People today are still looking for self-help treatments that don’t involve doctors or medically-approved medicines and treatments and there are a multitude of dubious products out there right now to fill this need.  Surprisingly, even George Washington placed his trust in a similar product of his time called Perkins Metallic Tractors.

Perkins Metallic Tractors

Perkins Metallic Tractors, c. 1800. Credit: Hugh Talman / National Museum of American History

The Tractors were patented by Elisha Perkins in 1797 and consisted of two metal pins, one brass and one steel, that when rubbed together over an affected area would supposedly cure rheumatism, gout, burns, boils, cramps, and even cancer. Even though the efficacy of this product was promptly debunked by scientists, Perkin’s Metallic Tractors like the later Boyd’s Battery continued to be a popular product.

Judy Jobrack, Archaeologist
Assistant Archaeology Lab Supervisor

[1] Fredericksburg Free Lance, April 1, 1887, page 3. Death notice of Mr. John D. Corson.

[2] John C. Boyd vs. Richard H. Elias and Jennie C. Elias. 329. Supreme Court of New York. 1882. https://books.google.com/books?id=87qtRL2WrTAC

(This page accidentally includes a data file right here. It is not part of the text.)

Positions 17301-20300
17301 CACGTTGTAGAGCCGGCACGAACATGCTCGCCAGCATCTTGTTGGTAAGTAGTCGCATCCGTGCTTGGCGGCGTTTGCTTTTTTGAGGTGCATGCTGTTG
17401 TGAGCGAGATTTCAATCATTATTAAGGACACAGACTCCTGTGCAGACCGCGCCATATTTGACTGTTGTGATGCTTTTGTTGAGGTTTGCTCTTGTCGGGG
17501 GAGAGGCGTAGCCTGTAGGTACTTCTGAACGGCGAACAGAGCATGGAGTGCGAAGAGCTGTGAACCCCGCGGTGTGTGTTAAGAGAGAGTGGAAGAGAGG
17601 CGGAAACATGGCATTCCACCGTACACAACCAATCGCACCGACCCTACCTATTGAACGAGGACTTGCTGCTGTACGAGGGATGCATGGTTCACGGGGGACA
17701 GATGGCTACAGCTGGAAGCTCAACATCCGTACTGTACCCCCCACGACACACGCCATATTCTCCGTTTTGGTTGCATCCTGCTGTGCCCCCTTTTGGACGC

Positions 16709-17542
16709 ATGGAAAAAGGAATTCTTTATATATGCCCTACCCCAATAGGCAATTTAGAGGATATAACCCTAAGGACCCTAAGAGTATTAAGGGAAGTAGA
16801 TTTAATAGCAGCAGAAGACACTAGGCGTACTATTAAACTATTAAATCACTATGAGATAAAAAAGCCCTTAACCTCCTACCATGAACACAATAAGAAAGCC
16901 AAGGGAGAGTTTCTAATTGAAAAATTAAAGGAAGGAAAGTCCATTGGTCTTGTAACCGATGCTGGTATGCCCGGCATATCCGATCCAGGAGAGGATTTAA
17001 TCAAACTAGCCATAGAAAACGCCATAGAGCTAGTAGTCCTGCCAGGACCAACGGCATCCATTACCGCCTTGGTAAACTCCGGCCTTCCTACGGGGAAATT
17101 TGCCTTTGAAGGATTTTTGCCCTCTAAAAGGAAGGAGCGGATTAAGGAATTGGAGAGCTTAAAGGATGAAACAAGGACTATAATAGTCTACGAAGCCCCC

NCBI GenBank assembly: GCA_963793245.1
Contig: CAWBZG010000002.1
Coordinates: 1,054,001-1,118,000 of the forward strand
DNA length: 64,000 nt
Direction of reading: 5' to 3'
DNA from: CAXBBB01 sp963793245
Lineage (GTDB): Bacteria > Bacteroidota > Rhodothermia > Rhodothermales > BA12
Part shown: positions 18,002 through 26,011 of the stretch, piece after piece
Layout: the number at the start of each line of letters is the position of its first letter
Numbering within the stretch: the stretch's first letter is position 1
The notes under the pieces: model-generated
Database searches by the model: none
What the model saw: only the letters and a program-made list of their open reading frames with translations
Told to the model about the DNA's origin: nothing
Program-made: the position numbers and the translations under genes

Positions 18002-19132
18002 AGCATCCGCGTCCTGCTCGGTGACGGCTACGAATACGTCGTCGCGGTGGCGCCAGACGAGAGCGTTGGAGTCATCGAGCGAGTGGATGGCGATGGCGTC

[3] American Agriculturalist, Volume 39, page 133. 1880.  Google Books. Retrieved 4/3/2018.  https://books.google.com/books?id=RRhOAAAAYAAJ

Tacks-ation without Representation

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Tacks recovered archaeologically at George Washington’s Ferry Farm.

Let’s do our tacks! I know you’ve been dreading doing your tacks, and putting it off as long as you could, but time is running out. It is time to do our tacks, friends.

Whether iron alloy or copper alloy, tacks provide important clues to the presence of upholstered furniture, trunks, and horse tack at a site.  Delicate items have disappeared but their tacks remain.  There is “tacks-ation without representation.”

Copper alloy tacks often called brass tacks are one of those artifacts that archaeologists occasionally encounter. They tend to occur in small quantities at any given site. Archaeologists also recover iron alloy tacks used in cabinetry, furniture, and architecture but this blog will focus mainly upon brass tacks.